The art of storytelling in a dystopian setting

Michael J. Hume directs Southern Oregon University’s “Mr. Burns, a Post-Electric Play,” Anne Washburn’s dark musical comedy, now playing in OSF’s Black Swan Theatre. The play envisions a post apocalypse world set in Northern California.

Next year Hume will be in his 26th season at the Oregon Shakespeare Festival, with roles in “Romeo and Juliet” and “Sense and Sensibility.” We met downstairs at Mix in Ashland.

EH: How did SOU choose: “Mr. Burns, a Post-Electric Play”?

MJH: SOU wanted to celebrate the art of storytelling. We are doing this play, about people telling the story of The Simpsons, in repertory with Mary Zimmerman’s “The Arabian Nights,” about Scheherazade and a thousand and one tales.

EH: Is the play science fiction?

MJH: It’s dystopian fiction as opposed to science fiction; there’s not much science in the play. It’s about surviving and not uncomfortably. “Mr. Burns” begins with very basic storytelling: Folks sitting around a campfire obsessing about The Simpsons “Cape Feare Episode.” The great irony is that: What if these same people were obsessing about “King Lear” or “Moby Dick,” some great classic piece of literature, as opposed to what some people would call trivial or pop culture? I’m not a huge Simpson’s fanatic, but I am a fan. In terms of social commentary, I think it’s brilliant.

I would argue for The Simpsons that they’re smart. That they are a dysfunctional stupid American family is actually very telling — in terms of who we have become. It becomes a new mythology. We have Simpson’s scenes, we have Simpson’s characters: It’s not “The Simpsons on Ice,” or anything like that. It is human beings talking about The Simpsons and eventually putting on Simpson’s plays to make money. Capitalism is all over this.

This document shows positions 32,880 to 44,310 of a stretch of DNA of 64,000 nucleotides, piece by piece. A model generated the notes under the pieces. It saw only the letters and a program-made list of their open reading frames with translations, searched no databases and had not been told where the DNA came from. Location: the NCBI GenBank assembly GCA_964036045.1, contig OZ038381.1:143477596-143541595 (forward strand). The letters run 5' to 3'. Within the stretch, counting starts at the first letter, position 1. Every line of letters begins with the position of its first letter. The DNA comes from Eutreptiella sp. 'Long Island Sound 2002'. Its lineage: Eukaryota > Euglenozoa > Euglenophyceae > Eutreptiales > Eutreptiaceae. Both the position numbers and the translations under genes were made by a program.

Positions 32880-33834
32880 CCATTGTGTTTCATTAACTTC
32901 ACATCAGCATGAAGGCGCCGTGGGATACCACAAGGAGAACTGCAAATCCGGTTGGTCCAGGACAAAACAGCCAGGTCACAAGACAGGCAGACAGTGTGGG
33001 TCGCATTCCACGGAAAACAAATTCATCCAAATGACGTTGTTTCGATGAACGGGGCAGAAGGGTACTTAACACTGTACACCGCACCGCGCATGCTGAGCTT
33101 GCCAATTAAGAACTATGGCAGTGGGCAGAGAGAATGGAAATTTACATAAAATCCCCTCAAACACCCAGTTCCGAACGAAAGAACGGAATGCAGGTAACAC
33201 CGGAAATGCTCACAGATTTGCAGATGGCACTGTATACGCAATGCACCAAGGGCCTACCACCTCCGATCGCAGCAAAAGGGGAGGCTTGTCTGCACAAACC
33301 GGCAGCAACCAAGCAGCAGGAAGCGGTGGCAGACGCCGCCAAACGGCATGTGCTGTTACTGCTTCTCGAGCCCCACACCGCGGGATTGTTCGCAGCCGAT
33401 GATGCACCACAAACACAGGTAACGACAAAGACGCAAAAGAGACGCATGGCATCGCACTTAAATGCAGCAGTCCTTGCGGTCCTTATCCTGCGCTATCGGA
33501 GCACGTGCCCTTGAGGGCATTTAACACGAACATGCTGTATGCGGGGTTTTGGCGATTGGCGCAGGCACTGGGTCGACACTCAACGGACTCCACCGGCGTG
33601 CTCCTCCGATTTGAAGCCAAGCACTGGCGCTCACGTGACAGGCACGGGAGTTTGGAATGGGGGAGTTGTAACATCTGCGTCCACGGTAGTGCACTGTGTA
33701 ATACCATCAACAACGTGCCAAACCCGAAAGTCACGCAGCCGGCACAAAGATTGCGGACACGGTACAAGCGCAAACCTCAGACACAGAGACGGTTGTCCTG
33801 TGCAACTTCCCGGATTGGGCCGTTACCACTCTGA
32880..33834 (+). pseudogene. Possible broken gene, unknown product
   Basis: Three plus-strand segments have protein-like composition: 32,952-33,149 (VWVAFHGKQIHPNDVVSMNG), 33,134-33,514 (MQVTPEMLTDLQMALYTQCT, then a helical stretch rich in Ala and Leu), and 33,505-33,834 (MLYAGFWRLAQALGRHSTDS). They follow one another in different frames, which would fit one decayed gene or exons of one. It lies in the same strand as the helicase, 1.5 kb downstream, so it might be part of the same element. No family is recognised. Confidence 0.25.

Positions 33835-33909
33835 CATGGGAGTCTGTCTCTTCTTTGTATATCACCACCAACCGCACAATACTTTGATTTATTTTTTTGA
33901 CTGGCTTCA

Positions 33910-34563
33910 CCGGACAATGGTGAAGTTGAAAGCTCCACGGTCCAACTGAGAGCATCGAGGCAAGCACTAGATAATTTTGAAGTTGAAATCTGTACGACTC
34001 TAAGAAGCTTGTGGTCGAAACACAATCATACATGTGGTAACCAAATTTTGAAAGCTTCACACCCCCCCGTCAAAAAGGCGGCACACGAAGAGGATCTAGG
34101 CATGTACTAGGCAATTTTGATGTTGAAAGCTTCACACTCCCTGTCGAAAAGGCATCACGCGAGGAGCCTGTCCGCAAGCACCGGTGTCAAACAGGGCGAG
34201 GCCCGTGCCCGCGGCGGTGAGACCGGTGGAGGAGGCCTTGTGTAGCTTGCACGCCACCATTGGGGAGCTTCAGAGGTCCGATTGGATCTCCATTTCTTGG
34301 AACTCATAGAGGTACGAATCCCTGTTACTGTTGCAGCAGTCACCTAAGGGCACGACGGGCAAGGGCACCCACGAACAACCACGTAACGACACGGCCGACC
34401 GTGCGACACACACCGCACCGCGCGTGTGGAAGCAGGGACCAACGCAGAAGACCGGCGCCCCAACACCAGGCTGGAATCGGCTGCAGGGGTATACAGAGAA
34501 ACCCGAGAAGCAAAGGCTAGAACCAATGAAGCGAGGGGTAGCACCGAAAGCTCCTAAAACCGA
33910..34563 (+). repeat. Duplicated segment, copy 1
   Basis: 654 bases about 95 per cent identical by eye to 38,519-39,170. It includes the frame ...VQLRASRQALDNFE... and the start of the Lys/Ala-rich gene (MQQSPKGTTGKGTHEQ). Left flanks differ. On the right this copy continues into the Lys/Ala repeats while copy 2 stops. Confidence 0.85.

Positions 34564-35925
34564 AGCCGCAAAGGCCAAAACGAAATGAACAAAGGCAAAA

This is a morality tale on its most basic level. The Bible is based on stories that were told by word of mouth for generations. People started writing things down, they’ve been translated into so many ancient languages — and that’s what we’ve ended up with.

There’s a Thomas Cahill book, “How The Irish Saved Civilization,” which is essentially about the Dark Ages: Rome had fallen, Greece was no more, and in monasteries in Ireland they were picking up scraps of literature from the classical cultures. And the scribes started copying everything down, which is why so many things survived through the Dark Ages from the classical world. Then there were the Medieval Mystery plays. That’s part of the ecclesiastical chain: Going from spoken tradition to writing tradition, to now acting things out.

We are in scary times. They just are — With the shootings, with the natural world, with the fires in California, with the mess that is Europe, with the mess that is our president. It just feels like a toxic world right now. I know the kids feel it. I think we all wake up with that every day. We’re talking about the end of the world. It’s about everything crashing. It’s how people survive. It’s about what you recycle when nothing is being manufactured anymore.

EH: Is there a message?

MJH: Art will survive. Literature will survive anything. It’s just ironic that it just happens to be The Simpsons. I think that’s why it’s kind of brilliant. Are we saying that we live in an Idiocracy now? If it were “Dante’s Inferno,” that these guys were discussing, it would be a whole different play. It might even take itself a little too seriously.

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